You’ve probably heard the news. As of May 1, 2017 third-class medical reform, now known as BasicMed, goes into effect. It is a victory for the aviation organizations like AOPA and EAA that pressed so hard for it, and for all pilots that have found FAA medical certification an intimidating and frustrating process.
There are a lot of nuances to BasicMed and you will most certainly have questions. That’s why we created our free course – “Pilot Medicals and BasicMed Explained”. Enjoy it as our gift.
The great news is that BasicMed allows pilots with a valid U.S. driver’s license to fly without holding a current FAA medical certificate, as long as they have once held a medical certificate that was valid after July 14, 2006. If you are a new pilot, or your medical certificate expired on or before July 14, 2006, you will still need to go through the FAA medical certification process once.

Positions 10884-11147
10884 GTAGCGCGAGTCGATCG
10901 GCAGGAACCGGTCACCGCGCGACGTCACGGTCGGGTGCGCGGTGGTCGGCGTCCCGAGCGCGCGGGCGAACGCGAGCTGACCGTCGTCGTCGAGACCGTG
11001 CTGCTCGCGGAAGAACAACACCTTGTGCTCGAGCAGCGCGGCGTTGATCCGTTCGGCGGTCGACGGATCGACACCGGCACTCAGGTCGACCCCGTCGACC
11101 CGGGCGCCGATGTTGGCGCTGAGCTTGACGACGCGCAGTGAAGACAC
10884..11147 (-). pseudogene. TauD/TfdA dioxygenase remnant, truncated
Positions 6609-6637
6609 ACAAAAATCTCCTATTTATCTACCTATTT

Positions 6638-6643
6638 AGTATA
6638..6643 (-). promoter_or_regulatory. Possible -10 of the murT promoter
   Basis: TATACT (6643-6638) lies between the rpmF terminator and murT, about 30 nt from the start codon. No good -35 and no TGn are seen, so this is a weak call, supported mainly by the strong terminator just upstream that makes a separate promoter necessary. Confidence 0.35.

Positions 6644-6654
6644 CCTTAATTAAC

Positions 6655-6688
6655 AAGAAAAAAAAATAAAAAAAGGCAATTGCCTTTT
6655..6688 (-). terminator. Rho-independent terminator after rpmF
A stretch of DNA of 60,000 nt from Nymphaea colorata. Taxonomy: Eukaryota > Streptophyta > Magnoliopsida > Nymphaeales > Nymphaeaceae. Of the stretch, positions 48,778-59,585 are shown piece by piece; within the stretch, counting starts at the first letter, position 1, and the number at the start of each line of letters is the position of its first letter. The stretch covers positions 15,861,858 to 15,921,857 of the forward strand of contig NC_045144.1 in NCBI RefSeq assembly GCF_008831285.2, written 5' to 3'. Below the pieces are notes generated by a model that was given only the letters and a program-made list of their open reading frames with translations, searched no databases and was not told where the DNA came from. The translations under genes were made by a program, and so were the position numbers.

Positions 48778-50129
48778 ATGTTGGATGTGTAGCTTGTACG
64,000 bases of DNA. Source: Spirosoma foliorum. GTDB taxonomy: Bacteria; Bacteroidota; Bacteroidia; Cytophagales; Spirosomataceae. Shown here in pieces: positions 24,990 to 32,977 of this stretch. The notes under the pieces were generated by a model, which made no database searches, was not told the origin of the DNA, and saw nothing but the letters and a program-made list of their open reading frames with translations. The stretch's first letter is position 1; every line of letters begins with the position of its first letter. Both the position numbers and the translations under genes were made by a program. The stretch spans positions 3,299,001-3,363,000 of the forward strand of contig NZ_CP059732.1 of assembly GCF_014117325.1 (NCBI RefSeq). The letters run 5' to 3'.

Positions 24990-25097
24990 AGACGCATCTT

The aircraft you fly under BasicMed can weigh up to 6,000 pounds and have up to 6 seats. It can be a single or twin, piston or turbine, retractable gear, pressurized—even a helicopter. Plus, you can fly up to 18,000 feet and 250 knots IAS, VFR or IFR. This is truly good news.
To qualify, you need to complete a free, online medical education course every 24 calendar months. In addition, every 48 months you need to get what the FAA calls a comprehensive medical examination, or CME. The physician you use does not have to be an FAA Aviation Medical Examiner—only a state-licensed doctor. You just need your doctor to go through an FAA CME checklist and sign it off. You’ll need to keep a copy of the signed FAA checklist and your medical education course completion certificate in your logbook.